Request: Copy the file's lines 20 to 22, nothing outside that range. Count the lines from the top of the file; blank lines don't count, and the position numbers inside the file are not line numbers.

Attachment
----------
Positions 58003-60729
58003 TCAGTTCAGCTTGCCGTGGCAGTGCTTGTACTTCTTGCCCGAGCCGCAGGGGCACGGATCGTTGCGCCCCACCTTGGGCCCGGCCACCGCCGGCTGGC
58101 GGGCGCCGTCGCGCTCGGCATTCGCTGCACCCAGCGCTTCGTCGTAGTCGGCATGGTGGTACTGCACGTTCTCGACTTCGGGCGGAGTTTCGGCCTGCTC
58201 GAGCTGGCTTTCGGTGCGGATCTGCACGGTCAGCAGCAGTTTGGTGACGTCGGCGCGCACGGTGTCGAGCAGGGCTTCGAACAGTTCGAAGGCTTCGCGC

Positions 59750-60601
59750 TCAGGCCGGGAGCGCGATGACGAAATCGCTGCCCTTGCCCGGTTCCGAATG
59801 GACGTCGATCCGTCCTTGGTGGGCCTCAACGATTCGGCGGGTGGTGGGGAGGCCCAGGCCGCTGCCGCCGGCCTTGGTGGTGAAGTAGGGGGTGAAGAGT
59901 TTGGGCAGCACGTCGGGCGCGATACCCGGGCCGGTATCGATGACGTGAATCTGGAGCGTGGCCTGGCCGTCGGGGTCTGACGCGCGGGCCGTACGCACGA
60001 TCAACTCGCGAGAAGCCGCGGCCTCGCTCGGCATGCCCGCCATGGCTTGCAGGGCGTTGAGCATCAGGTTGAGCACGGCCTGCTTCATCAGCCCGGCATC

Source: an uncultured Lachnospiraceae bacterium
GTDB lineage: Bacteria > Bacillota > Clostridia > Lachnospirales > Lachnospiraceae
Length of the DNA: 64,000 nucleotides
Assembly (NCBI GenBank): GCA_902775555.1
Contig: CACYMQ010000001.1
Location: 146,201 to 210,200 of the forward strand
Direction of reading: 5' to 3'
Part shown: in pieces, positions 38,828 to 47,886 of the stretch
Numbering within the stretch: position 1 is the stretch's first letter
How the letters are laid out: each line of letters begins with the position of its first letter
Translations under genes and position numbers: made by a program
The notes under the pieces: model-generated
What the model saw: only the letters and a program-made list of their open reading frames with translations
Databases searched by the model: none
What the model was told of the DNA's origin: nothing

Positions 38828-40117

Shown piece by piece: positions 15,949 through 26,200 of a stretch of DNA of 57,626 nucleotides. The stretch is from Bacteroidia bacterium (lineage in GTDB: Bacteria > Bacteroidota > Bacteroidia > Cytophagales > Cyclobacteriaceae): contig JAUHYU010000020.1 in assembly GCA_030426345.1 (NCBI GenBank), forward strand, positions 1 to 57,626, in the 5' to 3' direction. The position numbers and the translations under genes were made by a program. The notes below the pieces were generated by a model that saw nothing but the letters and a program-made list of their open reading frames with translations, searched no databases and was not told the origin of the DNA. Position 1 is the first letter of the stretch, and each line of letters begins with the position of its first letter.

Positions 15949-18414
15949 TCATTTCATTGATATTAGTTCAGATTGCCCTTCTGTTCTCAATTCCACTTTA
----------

Translations under genes and position numbers: made by a program
The notes under the pieces: model-generated
What the model saw: only the letters and a program-made list of their open reading frames with translations